- The California Public Utilities Commission (CPUC) on Friday issued two proposals aimed at ensuring there are sufficient natural gas supplies in the Los Angeles Basin this winter, both of which would increase the amount of gas that can be stored at Southern California Gas Co.’s Aliso Canyon facility.
- While one proposed decision would allow SoCalGas to increase the storage capacity at Aliso Canyon to 68.6 billion cubic feet (Bcf), an alternative, from CPUC Commissioner Martha Guzman Aceves, would cap that capacity at 41.16 Bcf.
- The 41 Bcf limit will allow California to get through the winter while continuing to figure out how to reduce or eliminate the use of Aliso Canyon in the coming years, Guzman Aceves said in a statement. “As we transition to a clean energy economy, we need to ensure energy reliability. We must do so in a manner that does not detract from our mandate to ultimately reduce our reliance on natural gas infrastructure like Aliso Canyon."
The proposals come just days after SoCalGas announced that it will record an after-tax charge of $1.1 billion after reaching settlement agreements to resolve lawsuits brought against the utility due to a leak at the Aliso Canyon facility in 2015. However, those settlements have been criticized by plaintiffs and residents of the area, who are continuing to push for the state to permanently shut down the storage field.
After the leak at Aliso Canyon, the CPUC was given the authority to establish a specific range of working gas at the facility. Last November, the commission issued a decision that maintained the maximum storage level at 34 Bcf.
Late last year, the commission’s energy division also put together a report that analyzed natural gas price volatility and how the limited use of Aliso Canyon was affecting electricity costs. The report found that average gas commodity procurement costs for SoCalGas customers increased in 2016, 2017 and 2018 when compared with costs from 2013 through 2015, the period before the Aliso Canyon leak and associated capacity limitations. Based on the 2016 numbers, the report estimated that the loss of capacity at Aliso Canyon cost core residential gas customers around $102 million per year.
The new proposed decision from CPUC Administrative Law Judge Zhen Zhang would increase the interim storage capacity at the Aliso Canyon facility to a maximum of 68.6 Bcf. The decision “is an interim solution to address the immediate needs of the upcoming winter season,” according to the filing, “because if there is inadequate gas to meet demand in winter 2021-2022, there will be health and safety consequences.”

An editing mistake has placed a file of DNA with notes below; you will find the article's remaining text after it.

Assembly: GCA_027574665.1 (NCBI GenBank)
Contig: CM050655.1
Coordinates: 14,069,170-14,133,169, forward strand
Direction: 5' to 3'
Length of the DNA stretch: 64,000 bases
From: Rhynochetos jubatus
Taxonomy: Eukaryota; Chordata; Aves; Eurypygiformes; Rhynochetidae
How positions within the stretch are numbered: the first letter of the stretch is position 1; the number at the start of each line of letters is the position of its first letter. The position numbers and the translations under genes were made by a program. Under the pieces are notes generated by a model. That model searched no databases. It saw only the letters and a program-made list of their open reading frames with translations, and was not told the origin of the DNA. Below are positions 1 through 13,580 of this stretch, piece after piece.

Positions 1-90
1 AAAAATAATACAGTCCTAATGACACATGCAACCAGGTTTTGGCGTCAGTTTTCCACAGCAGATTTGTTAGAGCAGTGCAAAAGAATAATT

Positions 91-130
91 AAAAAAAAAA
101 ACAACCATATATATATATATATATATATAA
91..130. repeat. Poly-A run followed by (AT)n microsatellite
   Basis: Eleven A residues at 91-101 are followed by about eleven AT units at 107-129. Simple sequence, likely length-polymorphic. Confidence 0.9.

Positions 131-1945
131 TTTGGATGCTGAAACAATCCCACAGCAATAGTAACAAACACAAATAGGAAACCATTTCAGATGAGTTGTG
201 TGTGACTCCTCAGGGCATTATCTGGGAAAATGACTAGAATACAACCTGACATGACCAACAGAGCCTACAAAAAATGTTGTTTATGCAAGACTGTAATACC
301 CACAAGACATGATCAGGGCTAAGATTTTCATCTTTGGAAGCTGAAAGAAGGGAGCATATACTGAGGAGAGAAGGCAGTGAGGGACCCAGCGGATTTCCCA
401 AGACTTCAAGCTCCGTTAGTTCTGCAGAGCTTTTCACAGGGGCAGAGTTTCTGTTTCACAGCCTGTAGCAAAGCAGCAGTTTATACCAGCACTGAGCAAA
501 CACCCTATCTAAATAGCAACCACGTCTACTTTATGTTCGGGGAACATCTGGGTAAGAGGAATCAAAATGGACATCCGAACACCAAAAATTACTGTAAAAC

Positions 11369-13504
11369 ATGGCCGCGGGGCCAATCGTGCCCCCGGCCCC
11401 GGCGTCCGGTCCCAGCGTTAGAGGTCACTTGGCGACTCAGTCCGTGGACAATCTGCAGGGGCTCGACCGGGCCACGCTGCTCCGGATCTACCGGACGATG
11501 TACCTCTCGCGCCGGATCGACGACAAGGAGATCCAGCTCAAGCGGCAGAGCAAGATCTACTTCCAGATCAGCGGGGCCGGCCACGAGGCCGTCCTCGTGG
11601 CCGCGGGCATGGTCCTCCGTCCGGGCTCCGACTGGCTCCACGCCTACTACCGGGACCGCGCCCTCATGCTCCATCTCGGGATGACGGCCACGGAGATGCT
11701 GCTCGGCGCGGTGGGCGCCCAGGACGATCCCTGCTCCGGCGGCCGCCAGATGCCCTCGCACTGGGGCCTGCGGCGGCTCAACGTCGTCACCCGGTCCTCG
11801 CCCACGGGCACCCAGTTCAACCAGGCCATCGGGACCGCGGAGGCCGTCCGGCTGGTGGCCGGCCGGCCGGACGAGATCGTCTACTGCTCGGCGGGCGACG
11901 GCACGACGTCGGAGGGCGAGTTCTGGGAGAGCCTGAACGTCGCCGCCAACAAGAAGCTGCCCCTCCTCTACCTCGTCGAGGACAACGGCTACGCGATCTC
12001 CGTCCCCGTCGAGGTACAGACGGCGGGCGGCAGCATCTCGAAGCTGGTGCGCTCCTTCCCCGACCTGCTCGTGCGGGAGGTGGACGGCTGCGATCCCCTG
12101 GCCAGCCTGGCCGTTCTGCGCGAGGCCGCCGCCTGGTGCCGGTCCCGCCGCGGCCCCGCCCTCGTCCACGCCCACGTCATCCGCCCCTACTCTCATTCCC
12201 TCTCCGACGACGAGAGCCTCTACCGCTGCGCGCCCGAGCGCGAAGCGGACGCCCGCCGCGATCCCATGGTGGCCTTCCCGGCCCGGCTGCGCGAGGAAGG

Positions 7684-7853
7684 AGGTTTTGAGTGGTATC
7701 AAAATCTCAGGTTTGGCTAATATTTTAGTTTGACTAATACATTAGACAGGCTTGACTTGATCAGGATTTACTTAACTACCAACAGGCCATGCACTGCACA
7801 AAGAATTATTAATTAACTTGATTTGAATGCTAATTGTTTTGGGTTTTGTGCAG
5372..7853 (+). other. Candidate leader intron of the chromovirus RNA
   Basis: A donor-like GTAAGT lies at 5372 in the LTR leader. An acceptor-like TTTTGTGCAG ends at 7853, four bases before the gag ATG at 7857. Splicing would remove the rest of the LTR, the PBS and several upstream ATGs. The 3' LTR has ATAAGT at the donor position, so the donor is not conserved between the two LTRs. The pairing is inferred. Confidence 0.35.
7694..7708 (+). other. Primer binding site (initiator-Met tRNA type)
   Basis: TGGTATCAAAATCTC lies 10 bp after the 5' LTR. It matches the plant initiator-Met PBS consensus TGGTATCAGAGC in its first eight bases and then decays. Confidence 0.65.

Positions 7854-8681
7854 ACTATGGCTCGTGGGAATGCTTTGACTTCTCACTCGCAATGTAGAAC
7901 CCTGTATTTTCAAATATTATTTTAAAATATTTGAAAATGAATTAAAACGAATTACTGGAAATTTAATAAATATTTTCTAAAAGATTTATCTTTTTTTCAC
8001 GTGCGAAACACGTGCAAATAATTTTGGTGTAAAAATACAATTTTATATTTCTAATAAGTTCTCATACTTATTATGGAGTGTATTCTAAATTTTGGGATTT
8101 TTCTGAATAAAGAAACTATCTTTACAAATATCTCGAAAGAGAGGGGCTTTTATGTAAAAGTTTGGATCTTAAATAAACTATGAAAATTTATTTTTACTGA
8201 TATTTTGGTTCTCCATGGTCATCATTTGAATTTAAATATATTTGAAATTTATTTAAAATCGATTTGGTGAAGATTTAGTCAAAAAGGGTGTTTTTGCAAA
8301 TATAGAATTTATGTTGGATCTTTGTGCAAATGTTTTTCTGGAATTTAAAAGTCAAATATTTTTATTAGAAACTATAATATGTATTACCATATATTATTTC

While the regulators acknowledged the calls to close down Aliso Canyon immediately, the proposed decision notes that the commission is simultaneously looking at the portfolio of resources that could replace the facility in the long term.
“In the meantime, however, the record shows that continuing to rely on Aliso Canyon is necessary to protect customers from natural gas reliability issues and rate impacts for both natural gas and electricity in the current timeframe,” the proposal states.
Guzman Aceves’ alternative proposal, however, would limit Aliso Canyon to an approximately 41 Bcf capacity. Her filing points to outages on certain SoCalGas lines and a recent assessment from the utility that found it could reach a maximum of 66.8 Bcf of underground storage inventory across its entire system — Aliso Canyon as well as facilities in Playa del Rey, La Goleta, and Honor Rancho — by Nov. 1. In addition, Guzman Aceves said in her proposal that a 41 Bcf level is more in line with California’s public policy, given direction from state politicians to wean the state off Aliso Canyon.
CPUC commissioners are scheduled to select and potentially approve one of the two proposals on Nov. 4
SoCalGas spokesperson Chris Gilbride said in an email that the utility is reviewing both proposed decisions and that experts and CPUC staff have recognized that Aliso Canyon continues to play a vital role in the resiliency of California’s energy system.
“In the last two years, Aliso Canyon has provided support to the region’s electric and gas systems on more than 150 days. Use of this facility has kept energy prices stable and helped prevent outages during periods of peak energy demand, including earlier this month,” Gilbride said.
But Tyson Siegele, energy analyst with the Protect Our Communities Foundation, said increasing the storage at Aliso Canyon is the exact opposite of what California Gov. Gavin Newsom and many other elected officials, as well as the public, have been requesting from the commission — to shut the facility down.
“When you have a major natural gas facility that California simply does not need anymore and has created major health consequences for Californians, and has created an enormous climate change disaster — that is a facility that needs to be shut down,” Siegele said.
Siegele said that while the commission’s most recent report includes an analysis that says Aliso Canyon’s storage limit should be increased, it has done many different analyses over the years that came to the conclusion that the state does not need this much storage at the facility.
“It is worth mentioning how far apart the [two proposals] are in terms of the required storage capacity at Aliso,” Siegele added. “If there were a good factual basis for a specific number, then you would at the very least have those numbers much closer to each other."